Elshtain: Let me put a question, or an observation, and if either of you or both of you want to respond, fine. It really struck me, listening to the presentations, that Professor Miller, Rich, you were far more optimistic about the possibility of drawing certain lines and maintaining certain safeguards to just a-run-a-muck, profit-making industry and Professor Meilaender, you Gil, were far less optimistic, indeed, you have no optimism at all about the possibility of doing that.

Meilaender: Apart from the grace of God.

Elshtain: Apart from the grace of God…that that would really be possible and that in light of the danger of what is to come if certain things are opened up as possibilities, given the confluence of forces currently at work in our society, that the line really has to be held in a far more restrictive way, that you could not rely on safeguards of the temptations to keep taking it a step further, and a step further, and a step further would be too great. So, again, if either of you wants to respond to this observation, fine. If not, we will immediately go to the audience, but let me give both of you an opportunity.

Meilaender: Well, I do not think there is anything peculiar for someone who believes firmly in original sin to be, you know, fairly pessimistic about what we are likely to do. But I guess I would say two things. I do not think the case or the argument rests solely or even necessarily chiefly on slippery slope kinds of considerations. So I want to make clear, I think there are other sorts of issues at work there as well. But having said that, yes, I think the momentum is enormous here. The pressure is enormous and I must say…For the most part I do not like to talk precisely about what I have learned from the work of the President’s Council, but I will say one thing that I have come to realize that I was actually still carrying around a certain kind of naïve belief that scientists had no agenda, that they just followed the facts. I’ve been sort of stunned to realize that about myself. I thought I was a little, you know, I would not have thought that true of myself. But, for instance, and I will give the details if somebody wants to talk about it, but in February of this year, a Committee of the National Academy of the Sciences, as prestigious a body as you could possibly find, in the scientific world in this country, brought out a report on cloning, which I simply regard as duplicitous, and I do not mind saying that. It simply wanted to distinguish between what it called human cloning, by which it meant reproductive cloning, and what it called the entirely different procedure of nuclear transfer to produce stem cells. These are not entirely different procedures at all. It is exactly the same procedure for a different purpose. So when you begin to take note of such things, you realize that the moment is extraordinarily powerful. I am, I admit, used to losing votes. I have lost hundreds of votes in my life right down to departmental levels, so it does not bother me, exactly. I would probably worry if things were otherwise, by now. But yes, I think that the pressures to do research, unlike the Hans Jonas sentence that I quoted where he says, there is nothing sacred about progress, I think we do think there is something sacred about progress and it is very hard to resist. But I do not think it is impossible. I would not want to say that, but I think there are great, powerful forces here and they are not easy to constrain.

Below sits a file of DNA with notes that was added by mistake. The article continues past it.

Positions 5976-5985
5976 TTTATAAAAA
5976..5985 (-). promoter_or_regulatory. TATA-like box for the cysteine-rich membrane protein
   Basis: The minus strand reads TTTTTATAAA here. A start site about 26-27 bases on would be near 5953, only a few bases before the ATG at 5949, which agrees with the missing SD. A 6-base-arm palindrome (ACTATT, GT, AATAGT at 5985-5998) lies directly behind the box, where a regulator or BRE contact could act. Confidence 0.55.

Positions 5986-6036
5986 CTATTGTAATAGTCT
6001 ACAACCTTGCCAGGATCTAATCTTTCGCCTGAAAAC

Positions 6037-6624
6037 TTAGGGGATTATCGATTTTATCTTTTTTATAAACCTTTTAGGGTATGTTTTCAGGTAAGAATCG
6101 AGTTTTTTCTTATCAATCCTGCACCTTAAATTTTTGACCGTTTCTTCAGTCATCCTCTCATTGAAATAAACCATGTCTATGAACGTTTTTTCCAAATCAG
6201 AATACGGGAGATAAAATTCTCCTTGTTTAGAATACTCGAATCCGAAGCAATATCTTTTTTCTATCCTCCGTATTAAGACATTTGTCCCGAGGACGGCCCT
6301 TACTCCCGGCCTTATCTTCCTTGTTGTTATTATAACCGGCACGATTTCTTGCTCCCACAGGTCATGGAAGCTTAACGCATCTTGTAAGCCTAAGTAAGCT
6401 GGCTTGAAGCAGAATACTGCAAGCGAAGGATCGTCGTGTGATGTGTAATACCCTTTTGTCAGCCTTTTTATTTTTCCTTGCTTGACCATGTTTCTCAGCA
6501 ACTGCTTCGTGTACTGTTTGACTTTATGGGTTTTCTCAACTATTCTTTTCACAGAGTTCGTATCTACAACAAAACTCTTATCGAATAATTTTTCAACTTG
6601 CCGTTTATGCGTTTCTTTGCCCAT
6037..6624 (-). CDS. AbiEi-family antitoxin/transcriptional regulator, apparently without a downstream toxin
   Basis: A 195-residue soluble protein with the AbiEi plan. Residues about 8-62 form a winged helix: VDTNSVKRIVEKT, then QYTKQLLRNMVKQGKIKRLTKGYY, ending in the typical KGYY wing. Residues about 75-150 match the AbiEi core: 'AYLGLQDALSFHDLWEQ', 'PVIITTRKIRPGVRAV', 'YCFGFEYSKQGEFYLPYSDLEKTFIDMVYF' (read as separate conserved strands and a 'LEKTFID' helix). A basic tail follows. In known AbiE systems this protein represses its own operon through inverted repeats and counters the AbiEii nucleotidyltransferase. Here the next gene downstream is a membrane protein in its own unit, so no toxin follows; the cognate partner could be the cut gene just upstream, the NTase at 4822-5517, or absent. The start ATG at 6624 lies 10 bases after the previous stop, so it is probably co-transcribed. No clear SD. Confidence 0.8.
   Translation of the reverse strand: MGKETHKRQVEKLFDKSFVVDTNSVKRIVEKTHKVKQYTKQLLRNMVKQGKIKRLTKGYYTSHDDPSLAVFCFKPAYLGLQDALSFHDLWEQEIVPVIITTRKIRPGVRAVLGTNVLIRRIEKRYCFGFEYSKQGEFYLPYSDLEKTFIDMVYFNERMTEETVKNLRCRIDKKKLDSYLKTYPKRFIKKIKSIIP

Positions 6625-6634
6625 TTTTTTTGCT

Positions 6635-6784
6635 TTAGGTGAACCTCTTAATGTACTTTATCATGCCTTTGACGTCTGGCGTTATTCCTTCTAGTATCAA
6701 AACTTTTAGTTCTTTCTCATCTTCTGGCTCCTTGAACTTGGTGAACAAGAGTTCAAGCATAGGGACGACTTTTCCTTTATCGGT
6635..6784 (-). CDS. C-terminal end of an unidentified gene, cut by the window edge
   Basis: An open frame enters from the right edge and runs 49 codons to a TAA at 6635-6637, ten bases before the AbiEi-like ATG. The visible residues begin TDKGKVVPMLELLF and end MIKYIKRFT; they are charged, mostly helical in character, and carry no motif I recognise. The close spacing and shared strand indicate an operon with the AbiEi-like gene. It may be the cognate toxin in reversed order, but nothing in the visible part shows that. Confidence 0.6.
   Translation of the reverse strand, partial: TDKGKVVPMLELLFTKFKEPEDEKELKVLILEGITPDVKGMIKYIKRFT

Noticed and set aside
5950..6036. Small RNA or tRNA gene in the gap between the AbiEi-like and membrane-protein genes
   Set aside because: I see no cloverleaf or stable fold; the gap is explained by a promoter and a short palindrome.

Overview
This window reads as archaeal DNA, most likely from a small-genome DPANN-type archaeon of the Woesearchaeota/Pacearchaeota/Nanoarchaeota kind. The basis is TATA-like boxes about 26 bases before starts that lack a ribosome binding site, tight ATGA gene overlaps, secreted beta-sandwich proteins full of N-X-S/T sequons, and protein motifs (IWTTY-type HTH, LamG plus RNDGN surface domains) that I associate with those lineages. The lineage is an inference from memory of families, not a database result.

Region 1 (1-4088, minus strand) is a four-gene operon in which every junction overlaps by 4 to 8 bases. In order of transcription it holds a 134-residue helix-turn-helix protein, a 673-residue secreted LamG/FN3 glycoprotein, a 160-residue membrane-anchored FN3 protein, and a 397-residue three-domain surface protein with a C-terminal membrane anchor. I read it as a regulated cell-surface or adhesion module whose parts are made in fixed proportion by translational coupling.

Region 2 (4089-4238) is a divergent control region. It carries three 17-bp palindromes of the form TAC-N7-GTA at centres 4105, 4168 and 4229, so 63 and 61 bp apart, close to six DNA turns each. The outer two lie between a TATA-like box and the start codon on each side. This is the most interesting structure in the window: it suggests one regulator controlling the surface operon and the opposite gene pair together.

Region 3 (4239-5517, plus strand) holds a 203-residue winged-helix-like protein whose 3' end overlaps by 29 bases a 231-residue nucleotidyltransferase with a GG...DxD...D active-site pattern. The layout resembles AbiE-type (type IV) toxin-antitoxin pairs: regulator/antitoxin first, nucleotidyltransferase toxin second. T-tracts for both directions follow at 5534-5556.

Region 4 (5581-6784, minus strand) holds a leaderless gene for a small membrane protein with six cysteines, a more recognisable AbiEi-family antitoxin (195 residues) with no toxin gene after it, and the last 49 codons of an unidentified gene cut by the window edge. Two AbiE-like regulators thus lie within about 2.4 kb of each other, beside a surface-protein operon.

Miller: I think there are really two issues, though, that your question poses, and they can come together into this question: Does one’s moral stance on an issue clearly lead to public policy that reflects that moral stance? There are ethical issues surrounding policy making are different from the ethics of morality. So one question is: would a legal ban be the appropriate response to a practice that one considers morally impermissible? That is a second order question, concerning the purposes and aims of a policy, as opposed to moral questions around a practice. Complicating these points is the idea that it is better to regulate an arguable procedure than impose an absolute ban. One problem with a ban is that when you put it up, people typically find a way around it. A more finely grained set of expectations, procedures, and regulations can involve policy makers more in the practice, allowing for more direct oversight.

Meilaender: We are never going to settle differences of opinions on some questions like that. See, some people, taking Richard’s view that we should regulate more, will point to Great Britain, for instance, as an excellent example of where that kind of regulation takes place. Other people pointing to exactly the same thing will say, just look at the decisions that, whatever it is called, the human embryology and fertilization authority makes and you will see a kind of continual, relentless progress in terms of what it permits. So from one angle it is useful regulation, from another angle, it is, there is a kind of relentless progress.